After a brief instrumental opening called “Recrudescence” (meaning to recur, or break out again) we are treated to two full-out rockers, “Turn Back Time” and “Echo”. The former clocks in at over 8 minutes and is a wonderful blend of crunching riffs and expressive vocals from guest lead singer John Wesley. While Cliplef and Sveinsson offer plenty of their own solid lead vocals throughout the album, Wesley was likely tapped because of the yearning and desolation conveyed in his voice, which matches the subject material. George’s skilled attack on the drum kit raises the bar immediately, matched by his counterpart on bass, Connor Green from the band Haken. Although Green is a guest on the album, he plays on the vast majority of the tracks, as does guest keyboardist Magnús Jóhann Ragnarsson who fills out the background of this song on organ. Vocal interludes from Hulda Kristín Kolbrúnardóttir and song author Cliplef make for a rich, layered experience during this, one of the most complete and satisfying songs on Lost in the View. “Echo” continues the driving force of the album, with opening distorted guitar harmonics leaving room for George’s creative drum fills. A more compact song, which again features Wesley on lead vocals, we also have a special guest for the guitar solo in Eric Gillette (Neal Morse Band, Shattered Fortress). Gillette’s playing is so fluid and breathtaking – conjuring images of another Eric: Eric Johnson – that were Cliplef and Sveinsson not such skilled guitarists themselves, we could wish Gillette had more presence than this one fleeting moment.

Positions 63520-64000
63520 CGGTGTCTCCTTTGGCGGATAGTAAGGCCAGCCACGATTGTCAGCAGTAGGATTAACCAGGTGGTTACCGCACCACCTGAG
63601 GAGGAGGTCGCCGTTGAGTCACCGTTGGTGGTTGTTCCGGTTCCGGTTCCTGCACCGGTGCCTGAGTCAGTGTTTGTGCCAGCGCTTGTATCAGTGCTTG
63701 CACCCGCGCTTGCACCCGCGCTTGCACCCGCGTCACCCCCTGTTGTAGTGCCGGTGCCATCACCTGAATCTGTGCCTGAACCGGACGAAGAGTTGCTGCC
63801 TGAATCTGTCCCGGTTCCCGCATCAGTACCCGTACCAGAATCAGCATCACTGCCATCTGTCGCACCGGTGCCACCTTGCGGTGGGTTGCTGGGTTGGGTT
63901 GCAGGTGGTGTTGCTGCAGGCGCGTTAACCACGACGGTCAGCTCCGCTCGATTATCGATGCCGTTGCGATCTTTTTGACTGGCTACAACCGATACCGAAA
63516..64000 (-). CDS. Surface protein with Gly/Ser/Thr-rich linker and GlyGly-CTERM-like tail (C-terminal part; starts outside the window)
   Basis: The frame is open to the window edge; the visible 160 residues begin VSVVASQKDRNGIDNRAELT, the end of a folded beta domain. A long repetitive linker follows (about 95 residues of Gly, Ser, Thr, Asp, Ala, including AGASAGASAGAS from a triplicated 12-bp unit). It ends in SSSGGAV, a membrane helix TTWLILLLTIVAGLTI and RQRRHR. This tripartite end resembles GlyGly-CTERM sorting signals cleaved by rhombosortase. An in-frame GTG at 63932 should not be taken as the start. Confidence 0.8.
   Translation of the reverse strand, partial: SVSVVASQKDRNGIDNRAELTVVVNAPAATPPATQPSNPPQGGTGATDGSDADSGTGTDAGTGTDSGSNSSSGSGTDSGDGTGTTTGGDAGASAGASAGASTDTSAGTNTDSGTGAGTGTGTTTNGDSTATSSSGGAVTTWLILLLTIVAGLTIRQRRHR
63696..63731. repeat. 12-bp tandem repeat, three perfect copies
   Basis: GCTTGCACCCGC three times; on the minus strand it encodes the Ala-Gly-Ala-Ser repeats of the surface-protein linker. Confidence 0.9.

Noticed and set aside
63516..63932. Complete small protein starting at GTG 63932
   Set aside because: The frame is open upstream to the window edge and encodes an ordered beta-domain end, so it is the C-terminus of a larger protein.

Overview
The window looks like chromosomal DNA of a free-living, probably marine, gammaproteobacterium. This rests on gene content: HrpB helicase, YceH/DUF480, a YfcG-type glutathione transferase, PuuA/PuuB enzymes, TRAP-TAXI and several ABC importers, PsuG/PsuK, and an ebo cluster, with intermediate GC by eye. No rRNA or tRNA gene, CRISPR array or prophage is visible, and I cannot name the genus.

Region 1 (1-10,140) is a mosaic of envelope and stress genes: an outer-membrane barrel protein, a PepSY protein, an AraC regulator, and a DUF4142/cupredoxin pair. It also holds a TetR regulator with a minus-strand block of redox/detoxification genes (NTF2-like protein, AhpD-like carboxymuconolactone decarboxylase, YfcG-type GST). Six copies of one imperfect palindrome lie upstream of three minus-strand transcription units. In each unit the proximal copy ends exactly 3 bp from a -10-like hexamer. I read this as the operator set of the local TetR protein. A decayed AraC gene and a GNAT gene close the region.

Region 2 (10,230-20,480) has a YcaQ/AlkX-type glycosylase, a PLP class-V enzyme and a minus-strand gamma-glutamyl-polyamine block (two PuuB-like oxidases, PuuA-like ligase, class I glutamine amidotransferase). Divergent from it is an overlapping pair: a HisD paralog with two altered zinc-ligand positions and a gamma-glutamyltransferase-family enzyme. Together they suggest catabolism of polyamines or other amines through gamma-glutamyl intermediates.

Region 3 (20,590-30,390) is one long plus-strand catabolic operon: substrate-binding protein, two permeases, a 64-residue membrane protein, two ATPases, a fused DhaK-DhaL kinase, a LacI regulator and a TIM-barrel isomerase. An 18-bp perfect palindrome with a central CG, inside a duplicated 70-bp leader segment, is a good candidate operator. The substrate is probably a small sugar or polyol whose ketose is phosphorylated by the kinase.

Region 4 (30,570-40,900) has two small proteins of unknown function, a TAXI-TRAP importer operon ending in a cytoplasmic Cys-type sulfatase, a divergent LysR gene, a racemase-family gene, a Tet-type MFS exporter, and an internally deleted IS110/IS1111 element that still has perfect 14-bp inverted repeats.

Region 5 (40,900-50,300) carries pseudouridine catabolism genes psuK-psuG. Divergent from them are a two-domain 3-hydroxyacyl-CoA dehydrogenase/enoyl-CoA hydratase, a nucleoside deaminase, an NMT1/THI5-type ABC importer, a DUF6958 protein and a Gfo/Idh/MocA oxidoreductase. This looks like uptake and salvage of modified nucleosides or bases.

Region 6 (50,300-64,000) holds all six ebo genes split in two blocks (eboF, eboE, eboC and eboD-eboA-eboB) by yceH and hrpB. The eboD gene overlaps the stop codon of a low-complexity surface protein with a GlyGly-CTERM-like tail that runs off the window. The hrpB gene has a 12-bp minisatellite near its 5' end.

After two strong tracks, the band has solidified its “sound”. But all of that is about to change. Despite its title, “Onerous” has a light-hearted, swinging feel to it with wonderfully busy bass playing from Green and more jazzy guitar chords. However, it’s the lead vocals from Kolbrúnardóttir which really turns the album on its head. Her expressive voice is a ringer for that of Courtney Swain of up and coming indie band Bent Knee. The change in direction is abrupt and may make the listener need to check their player to see if this is still UMÆ on the playlist. And the band has much more in store: after just one and a half minutes, we shift directions yet again for an unaccompanied arpeggiated harp solo. Yes, a harp solo…for over two minutes. This is followed by a spacious, orchestrated vocal section sung by Sveinsson, which also features a well-executed acoustic guitar backdrop. Follow-up song “By Myself” only accentuates the spaciousness and diversity further. This expansive track alternates between intensity-driven ensemble playing, and sparse instrumentation. The final section brings back an engaging band performance with passionate vocals. This 10-minute journey, along with “Onerous” before it, has completely reinvented the album’s initial approach. The constant changing of idioms may better convey the confusion that the main character feels, but it risks confusing the listener, too.
“Running Away” returns us to the familiar voice of Wesley and a more straight-ahead song, driven by Green’s bass playing and staccato clean guitar, and ornamented with layered vocal support which culminates in a beautiful acapella vocal arrangement. We continue in the same vein with “Hold On”, which continues to feature Green prominently in the mix, with strong vocals from Kolbrúnardóttir and Cliplef. The second half of the song once again changes direction and features a lone acoustic guitar repeating an impressive but repetitive series of runs. These kinds of vignettes (and the short instrumental “Joyless” which precedes it) suggest that the band is equally dedicated to artistic originality as to cohesive, traditional songwriting.